Culture of Omaha, Nebraska

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The culture of Omaha, Nebraska, has been partially defined by music and college sports, and by local cuisine and community theatre. The city has a long history of improving and expanding on its cultural offerings. In the 1920s, the Omaha Bee newspaper wrote, "The cultural future of Omaha seems as certain of greatness as the commercial future... The symphony orchestra, the Art institute, the Community Playhouse and other organizations are on firm foundations and Omaha is destined to be not only a bigger, but a better city, both financially and culturally."[1] Reviewing Omaha's contemporary arts scene in 2007, the New York Times hailed the city as having "a kind of cultural awakening".[2]

The Garden of the Senses Fountain at Omaha's Henry Doorly Zoo

The nationally recognized "Omaha Sound" describes the unique alternative rock scene in the city,[3] and Big Joe Williams' 1953 minor hit "Omaha Blues" is about a woman in the city.[4] The baseball College World Series has been held continuously in Omaha since 1950, and a disputed professional wrestling title was called the World Heavyweight Championship (Omaha version) during the 1950s and 1960s because promoters in the city hosted their own matches without sanctioning.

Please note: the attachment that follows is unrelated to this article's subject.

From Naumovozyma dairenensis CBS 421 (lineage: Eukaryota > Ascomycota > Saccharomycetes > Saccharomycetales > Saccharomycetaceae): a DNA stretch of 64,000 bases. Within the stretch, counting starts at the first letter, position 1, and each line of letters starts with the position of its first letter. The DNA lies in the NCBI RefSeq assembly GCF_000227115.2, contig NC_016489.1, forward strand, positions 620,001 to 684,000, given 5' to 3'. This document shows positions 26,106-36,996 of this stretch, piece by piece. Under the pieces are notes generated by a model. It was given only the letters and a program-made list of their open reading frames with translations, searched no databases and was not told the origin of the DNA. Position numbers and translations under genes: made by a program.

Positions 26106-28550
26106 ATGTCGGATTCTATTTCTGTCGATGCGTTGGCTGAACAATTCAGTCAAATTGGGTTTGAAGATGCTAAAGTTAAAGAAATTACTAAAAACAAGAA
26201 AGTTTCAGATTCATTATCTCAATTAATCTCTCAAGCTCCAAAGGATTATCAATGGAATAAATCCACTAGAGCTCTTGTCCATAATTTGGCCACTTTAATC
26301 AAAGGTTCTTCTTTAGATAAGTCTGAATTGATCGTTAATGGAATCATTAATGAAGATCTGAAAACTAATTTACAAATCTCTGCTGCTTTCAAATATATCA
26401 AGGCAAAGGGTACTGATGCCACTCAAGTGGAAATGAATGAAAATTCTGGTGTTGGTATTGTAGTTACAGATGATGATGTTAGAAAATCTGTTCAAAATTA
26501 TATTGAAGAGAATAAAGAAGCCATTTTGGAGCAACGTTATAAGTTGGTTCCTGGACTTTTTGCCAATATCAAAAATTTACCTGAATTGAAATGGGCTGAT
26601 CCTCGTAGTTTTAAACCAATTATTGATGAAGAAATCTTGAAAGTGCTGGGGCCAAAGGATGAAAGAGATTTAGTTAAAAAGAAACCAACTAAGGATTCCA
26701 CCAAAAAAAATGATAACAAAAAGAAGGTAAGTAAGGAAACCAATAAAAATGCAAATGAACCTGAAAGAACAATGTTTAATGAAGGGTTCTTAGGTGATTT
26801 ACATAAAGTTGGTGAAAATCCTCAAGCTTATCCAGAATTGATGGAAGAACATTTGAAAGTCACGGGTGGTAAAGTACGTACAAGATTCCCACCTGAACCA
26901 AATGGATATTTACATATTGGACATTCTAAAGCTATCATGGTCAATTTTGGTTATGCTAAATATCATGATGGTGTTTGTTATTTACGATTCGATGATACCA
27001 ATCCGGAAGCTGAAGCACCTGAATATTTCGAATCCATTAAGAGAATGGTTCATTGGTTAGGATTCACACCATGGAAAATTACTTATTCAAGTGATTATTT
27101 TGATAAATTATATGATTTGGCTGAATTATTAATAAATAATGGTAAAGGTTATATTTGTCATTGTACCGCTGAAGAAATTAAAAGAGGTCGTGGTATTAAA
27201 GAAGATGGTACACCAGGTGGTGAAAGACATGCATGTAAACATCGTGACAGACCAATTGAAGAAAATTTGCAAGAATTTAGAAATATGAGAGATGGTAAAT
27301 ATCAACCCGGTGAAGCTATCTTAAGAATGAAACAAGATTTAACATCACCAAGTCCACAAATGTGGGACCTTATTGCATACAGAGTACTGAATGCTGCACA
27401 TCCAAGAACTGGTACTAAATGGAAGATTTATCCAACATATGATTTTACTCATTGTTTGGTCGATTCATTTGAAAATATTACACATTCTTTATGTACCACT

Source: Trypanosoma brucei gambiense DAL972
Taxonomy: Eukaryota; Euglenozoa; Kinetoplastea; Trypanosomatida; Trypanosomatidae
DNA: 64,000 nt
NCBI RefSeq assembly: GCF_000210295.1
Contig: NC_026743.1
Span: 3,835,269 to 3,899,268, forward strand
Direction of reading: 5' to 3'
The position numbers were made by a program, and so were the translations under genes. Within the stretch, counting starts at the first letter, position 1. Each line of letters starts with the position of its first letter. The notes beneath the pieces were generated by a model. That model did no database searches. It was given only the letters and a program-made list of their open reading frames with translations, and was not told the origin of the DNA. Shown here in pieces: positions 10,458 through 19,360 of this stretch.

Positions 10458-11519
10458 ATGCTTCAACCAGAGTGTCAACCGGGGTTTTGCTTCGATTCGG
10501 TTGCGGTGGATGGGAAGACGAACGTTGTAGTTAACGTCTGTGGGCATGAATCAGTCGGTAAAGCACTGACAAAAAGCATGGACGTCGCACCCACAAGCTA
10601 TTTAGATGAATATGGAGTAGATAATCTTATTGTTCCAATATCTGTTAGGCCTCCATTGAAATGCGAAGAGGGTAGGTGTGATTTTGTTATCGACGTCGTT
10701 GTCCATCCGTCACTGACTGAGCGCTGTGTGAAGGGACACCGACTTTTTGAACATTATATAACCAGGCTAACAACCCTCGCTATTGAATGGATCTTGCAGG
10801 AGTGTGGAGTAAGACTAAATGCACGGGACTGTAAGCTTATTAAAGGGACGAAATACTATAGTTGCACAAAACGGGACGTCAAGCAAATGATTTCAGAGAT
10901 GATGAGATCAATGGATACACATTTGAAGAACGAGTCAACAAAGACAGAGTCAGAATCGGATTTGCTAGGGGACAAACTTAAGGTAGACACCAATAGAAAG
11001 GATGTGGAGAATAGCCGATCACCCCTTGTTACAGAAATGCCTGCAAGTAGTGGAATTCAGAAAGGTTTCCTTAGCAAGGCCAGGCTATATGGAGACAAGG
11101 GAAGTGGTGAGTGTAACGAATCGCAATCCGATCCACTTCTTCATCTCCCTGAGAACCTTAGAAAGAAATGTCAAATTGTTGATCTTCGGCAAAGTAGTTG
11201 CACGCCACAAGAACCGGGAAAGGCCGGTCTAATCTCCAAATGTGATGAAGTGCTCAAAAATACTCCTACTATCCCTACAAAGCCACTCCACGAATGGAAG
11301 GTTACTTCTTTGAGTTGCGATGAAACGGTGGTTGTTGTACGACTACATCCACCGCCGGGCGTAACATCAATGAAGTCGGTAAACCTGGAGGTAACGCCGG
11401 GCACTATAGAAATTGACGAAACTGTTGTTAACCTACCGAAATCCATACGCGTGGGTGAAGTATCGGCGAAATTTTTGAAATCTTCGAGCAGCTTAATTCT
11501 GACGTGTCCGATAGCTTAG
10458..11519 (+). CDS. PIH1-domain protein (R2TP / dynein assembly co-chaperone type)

Fred Astaire and his sister Adele, Nick Nolte, Dorothy McGuire and Marlon Brando were all born in Omaha, and Academy Award winner Henry Fonda grew up in the city and was encouraged to pursue acting by Marlon Brando's mother at the Omaha Community Playhouse, which she helped found.[5]


Joslyn Art Museum's tiled Fountain Court

Omaha has one major museum and several regionally important museums.[6] The Joslyn Art Museum is nationally renowned for its collections of Native American art and art works relating to the early European exploration of western North America.[7] The Durham Museum is located on 10th Street in the art deco Union Station. The museum has numerous permanent exhibits and is accredited with the Smithsonian Institution for traveling exhibits from the Smithsonian.[8] Since its inception in 1976, Omaha Children's Museum has been a place where children can challenge themselves, discover how the world works and learn through play.

The Bemis Center for Contemporary Arts, just east of Omaha's Old Market Historic District, was founded in the early 1980s and hosts artists from all over the world. It is one of the nation's premier artists' colonies,[9] founded by Ree Schonlau (Kaneko), wife of Japanese artist Jun Kaneko, who lives in Omaha and opened Museum Kaneko in 2007.[10]